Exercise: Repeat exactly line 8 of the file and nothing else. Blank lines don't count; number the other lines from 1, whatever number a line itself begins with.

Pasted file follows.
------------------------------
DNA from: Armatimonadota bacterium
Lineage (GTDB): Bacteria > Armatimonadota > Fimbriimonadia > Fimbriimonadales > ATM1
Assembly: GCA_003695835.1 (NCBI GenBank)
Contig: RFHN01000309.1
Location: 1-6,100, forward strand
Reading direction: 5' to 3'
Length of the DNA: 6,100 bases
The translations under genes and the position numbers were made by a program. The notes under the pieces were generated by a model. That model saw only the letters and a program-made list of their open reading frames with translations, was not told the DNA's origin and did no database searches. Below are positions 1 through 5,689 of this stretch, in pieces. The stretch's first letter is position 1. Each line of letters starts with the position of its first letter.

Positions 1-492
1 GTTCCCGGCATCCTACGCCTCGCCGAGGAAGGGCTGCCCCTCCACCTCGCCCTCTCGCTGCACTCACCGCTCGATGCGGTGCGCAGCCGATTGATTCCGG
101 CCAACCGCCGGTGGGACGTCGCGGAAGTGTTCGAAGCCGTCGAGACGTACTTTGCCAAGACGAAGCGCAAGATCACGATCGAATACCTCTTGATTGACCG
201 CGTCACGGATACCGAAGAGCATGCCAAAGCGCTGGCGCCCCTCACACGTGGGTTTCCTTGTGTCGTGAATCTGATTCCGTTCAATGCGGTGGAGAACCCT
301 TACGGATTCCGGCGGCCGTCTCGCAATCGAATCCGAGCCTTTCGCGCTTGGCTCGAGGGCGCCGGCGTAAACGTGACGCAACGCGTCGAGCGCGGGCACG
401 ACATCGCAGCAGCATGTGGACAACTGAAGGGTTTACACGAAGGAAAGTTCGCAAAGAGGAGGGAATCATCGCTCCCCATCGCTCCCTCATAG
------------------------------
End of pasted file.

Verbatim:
The translations under genes and the position numbers were made by a program. The notes under the pieces were generated by a model. That model saw only the letters and a program-made list of their open reading frames with translations, was not told the DNA's origin and did no database searches. Below are positions 1 through 5,689 of this stretch, in pieces. The stretch's first letter is position 1. Each line of letters starts with the position of its first letter.